It’s been a long year with MUCH fun and also work. It’s time for Allegra’s first SUMMER BREAK! And of course, the only way to set it off is with PEACE & LOVE! We are thus very pleased to exhibit today in Allegra’s Virtual Museum of Obscure Fieldwork Artefacts (AVMOFA) a new artefact by Samuli Schielke! See you all VERY SOON!
A Salafi man was selling red heart-shaped balloons with the text (in English) “I love you” on July 26th street in Cairo. I asked him whether I could take a picture, and he answered he would not want to appear on a photo because pictures are ‘haram’ (forbidden in Islam). He was nevertheless very pleased to have his balloons photographed. A bystander came to his help and held the balloons for him. I bought one balloon and took this picture.
In the proximity of neighbourhoods of Barcelona where drugs are sold, the entrances of buildings, parking lots as well as public spaces are transformed into spots of consumption, as well as the dumpsters of drug use. Spoons with which to “cook” the fix, cotton balls to filter the drug, tourniquets to tie off the vein, cleaning alcohol to leave the injection site blank and even bloody syringes are disseminated among the plastic bottles, milk cartons and empty boxes that fill the streets. Alternately, they are laid at the full sight of other consumers for potential re-use, even at the risk of being infected with HIV and hepatitis.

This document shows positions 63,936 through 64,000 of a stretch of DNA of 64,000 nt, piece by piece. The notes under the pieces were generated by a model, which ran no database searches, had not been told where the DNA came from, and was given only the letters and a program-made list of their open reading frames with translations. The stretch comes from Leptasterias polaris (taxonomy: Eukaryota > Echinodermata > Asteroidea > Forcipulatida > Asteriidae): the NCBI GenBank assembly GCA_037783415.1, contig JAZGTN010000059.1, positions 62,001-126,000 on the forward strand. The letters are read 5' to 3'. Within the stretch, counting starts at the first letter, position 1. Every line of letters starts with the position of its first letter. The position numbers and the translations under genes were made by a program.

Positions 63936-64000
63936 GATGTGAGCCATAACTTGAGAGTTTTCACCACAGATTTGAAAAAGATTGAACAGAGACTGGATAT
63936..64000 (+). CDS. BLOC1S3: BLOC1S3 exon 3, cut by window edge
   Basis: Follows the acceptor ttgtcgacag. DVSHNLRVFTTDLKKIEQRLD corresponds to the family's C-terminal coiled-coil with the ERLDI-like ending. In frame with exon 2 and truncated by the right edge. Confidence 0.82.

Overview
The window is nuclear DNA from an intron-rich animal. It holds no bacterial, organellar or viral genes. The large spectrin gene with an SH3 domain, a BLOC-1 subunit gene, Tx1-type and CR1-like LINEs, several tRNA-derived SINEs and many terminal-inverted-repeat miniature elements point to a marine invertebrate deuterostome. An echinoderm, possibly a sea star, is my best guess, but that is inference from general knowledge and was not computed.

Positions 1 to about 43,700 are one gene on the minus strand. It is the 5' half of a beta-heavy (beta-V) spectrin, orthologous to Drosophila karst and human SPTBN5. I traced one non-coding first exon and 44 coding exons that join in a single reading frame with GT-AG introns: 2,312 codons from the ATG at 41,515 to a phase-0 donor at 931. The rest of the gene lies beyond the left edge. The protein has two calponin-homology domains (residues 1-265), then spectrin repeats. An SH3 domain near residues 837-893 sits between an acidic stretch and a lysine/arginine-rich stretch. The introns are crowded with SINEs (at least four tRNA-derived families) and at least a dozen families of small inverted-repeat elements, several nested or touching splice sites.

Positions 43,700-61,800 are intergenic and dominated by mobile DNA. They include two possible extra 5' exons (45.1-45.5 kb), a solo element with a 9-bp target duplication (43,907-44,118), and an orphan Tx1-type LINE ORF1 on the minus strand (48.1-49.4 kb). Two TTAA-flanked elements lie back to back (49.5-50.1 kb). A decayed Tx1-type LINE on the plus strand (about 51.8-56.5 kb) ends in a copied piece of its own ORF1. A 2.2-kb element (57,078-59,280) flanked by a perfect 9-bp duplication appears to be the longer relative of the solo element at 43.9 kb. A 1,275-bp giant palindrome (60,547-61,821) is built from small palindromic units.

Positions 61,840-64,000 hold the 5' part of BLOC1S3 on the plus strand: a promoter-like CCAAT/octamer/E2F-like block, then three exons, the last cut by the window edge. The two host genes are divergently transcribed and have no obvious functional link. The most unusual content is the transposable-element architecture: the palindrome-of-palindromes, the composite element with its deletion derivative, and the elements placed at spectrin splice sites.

The garment before your eyes is called ‘Strude’. I discovered its existence in 2010, while conducting research in Denmark on controversies around Islam that had emerged in the wake of the ‘cartoons affair’. Like in the rest of Europe, the controversy was about pieces of cloth displayed in public; namely the participation in the parliamentary elections of a veiled Muslim woman called Asmaa Abdol-Hamid. As I interviewed people who were directly or indirectly involved in the debate, and spent long hours discussing my findings and ideas with my friends, one of them directed me towards the Ny Carlsberg Glyptotek, where an exhibition of photographs by artist Trine Søndergaard was taking place. ‘We too in Denmark, she said, have an equivalent of the burka!’